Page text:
Validation: A Mental Health Necessity
Written by Karen Loethen, LCSW
The other day my client lamented, “I need validation. I shouldn’t.”
I asked him to sit back a moment and listen.
The baddest people on the planet need validation. Military officers get amazing arrays of pins across their chests, medals, awards, bars, patches, salutes, statues, commemorations, and accolades of all kinds. There are dozens of yearly award shows where performers and people in the entertainment industries get nominations and awards. Those shows have millions of viewers. Athletes get rings, cups, cash bonuses, fanfare, parades and social statuses. Wrestlers win gold belts the size of dinner plates, for goodness sake. People in business receive bonuses, titles, extra time off, certificates, staff/manager meetings, and all forms of recognition.
Humanity is a validation-seeking species. Validation lets us know that we are accepted and approved of by our tribe; it lets us know that we are connected to the life-giving groups that we populate. The genuine offering of kindness, love and approval makes our brains release the happy chemicals that light up our lives.
As we move through the complexities of our lives, others noticing our actions is the glue that keeps us together as individuals, as dyads, as groups. Acknowledging our loved ones’ efforts is considered the highest form of loving them. In fact, the need for validation is so great that Abraham Maslow accounts for it in the essential hierarchy of human needs, necessary for good mental and emotional health.
Interestingly, offering validation is a relationship skill that we seldom hear about, seldom practice, and seldom value. But the absence of validation is the main reason many couples enter into therapy. Couples, families, and humans seeking intimacy with others often have not learned the basics of validation in relationships and are frozen in their confusion and need.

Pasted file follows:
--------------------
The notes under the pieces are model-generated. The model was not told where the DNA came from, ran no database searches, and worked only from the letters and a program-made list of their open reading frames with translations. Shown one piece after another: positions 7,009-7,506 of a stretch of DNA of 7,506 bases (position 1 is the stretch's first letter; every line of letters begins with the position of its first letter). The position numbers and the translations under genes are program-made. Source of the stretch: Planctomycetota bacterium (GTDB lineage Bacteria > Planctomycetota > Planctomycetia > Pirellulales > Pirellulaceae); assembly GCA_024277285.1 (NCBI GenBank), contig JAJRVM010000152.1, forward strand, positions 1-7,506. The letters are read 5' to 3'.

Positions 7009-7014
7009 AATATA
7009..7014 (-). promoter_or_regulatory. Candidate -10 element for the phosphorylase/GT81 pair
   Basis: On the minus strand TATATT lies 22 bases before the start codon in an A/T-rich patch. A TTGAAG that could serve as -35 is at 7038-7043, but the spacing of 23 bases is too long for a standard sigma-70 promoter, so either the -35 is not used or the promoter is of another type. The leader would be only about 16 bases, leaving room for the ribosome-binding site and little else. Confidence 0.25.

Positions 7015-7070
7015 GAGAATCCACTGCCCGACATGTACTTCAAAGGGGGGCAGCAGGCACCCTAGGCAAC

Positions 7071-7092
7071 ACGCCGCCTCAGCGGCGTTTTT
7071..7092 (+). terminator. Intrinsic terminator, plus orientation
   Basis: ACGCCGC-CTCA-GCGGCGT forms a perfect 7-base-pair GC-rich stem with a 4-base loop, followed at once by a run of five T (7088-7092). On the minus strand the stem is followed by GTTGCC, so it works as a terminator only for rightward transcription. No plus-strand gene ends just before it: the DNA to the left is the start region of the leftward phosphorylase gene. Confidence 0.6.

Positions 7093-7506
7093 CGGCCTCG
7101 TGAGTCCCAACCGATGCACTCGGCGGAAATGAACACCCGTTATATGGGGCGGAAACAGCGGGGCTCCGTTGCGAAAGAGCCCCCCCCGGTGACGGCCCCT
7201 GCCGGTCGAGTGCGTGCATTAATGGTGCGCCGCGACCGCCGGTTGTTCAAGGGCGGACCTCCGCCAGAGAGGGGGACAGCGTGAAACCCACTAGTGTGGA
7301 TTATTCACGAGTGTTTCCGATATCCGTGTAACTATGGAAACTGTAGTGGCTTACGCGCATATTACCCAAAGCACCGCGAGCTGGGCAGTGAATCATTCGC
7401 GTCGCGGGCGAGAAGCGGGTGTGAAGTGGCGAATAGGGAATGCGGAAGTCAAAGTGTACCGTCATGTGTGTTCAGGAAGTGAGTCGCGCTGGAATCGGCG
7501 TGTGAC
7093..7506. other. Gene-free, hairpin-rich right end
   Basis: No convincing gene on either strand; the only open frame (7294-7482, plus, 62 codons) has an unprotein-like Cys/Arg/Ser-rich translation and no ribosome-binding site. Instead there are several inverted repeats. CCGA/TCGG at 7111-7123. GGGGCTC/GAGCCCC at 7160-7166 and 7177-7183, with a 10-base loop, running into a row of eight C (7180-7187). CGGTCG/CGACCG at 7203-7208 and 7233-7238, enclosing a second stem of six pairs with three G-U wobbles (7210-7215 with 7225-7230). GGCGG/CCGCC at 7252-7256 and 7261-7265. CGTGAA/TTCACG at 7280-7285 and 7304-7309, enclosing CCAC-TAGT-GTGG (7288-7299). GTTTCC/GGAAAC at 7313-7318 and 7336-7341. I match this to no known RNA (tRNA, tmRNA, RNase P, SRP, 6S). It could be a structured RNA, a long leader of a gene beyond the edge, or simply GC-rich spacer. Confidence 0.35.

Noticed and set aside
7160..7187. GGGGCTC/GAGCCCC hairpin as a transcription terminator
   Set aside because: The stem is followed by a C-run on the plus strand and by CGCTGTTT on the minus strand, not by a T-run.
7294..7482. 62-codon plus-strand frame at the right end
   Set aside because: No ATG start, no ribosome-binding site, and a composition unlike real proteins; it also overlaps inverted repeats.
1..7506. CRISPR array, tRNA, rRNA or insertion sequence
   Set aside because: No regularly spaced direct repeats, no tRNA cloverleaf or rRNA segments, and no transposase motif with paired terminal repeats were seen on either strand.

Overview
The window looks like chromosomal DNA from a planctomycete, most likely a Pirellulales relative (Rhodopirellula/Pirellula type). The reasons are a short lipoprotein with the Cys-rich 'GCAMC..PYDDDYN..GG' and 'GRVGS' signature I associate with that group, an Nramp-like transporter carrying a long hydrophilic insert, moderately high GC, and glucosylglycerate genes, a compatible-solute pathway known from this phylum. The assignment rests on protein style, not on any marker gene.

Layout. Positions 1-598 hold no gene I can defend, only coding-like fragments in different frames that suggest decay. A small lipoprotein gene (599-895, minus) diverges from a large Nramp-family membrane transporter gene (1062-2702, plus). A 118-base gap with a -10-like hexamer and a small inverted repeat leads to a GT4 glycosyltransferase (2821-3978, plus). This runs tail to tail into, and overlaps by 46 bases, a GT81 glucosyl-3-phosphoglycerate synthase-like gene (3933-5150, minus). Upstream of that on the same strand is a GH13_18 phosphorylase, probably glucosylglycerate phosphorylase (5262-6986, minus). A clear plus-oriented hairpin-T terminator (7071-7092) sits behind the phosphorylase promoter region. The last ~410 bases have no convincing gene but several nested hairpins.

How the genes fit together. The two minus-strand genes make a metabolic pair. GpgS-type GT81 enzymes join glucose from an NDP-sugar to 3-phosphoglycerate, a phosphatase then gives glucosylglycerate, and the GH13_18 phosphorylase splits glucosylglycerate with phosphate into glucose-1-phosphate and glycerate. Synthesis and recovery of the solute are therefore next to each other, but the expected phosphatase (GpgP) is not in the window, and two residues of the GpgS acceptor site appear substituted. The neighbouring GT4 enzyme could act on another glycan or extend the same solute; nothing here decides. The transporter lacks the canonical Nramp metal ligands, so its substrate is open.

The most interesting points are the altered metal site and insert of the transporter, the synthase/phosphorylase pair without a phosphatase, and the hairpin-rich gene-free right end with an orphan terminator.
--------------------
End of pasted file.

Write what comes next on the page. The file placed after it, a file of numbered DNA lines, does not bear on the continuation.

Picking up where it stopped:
How do I offer validation to others?
Honestly and often. Take time regularly to see your partner, spouse, child, friend, coworker. Notice their efforts. Express sincere interest in their activities and emotions. Let them know that “I see you.” Let them know that, just as they are in that moment, in all of their glorious vulnerability and imperfections, you love them and find value in them.
How do I elicit validation from others?
Coercing or manipulating validation from others feels…invalidating. Instead, model validating behavior and learn to validate yourself. You can also ask for what you need in relationships by letting loved ones know how important it is for you to feel truly seen by them.
Become the very thing that you need.
Begin to notice others around you.
Put everything down and listen.
Give generously of your time.
Respond to their energy, enthusiasm, passion.
Ask questions to learn more.
And do it again tomorrow.
Yes, needing to be validated by others is hard-wired into our brains. At the same time, it’s worthwhile to learn to validate ourselves too. Let’s celebrate that. Let’s get working on self-validating. Then we’ll always have enough.
My client was moved. He sat back and replied, “I’m ready.”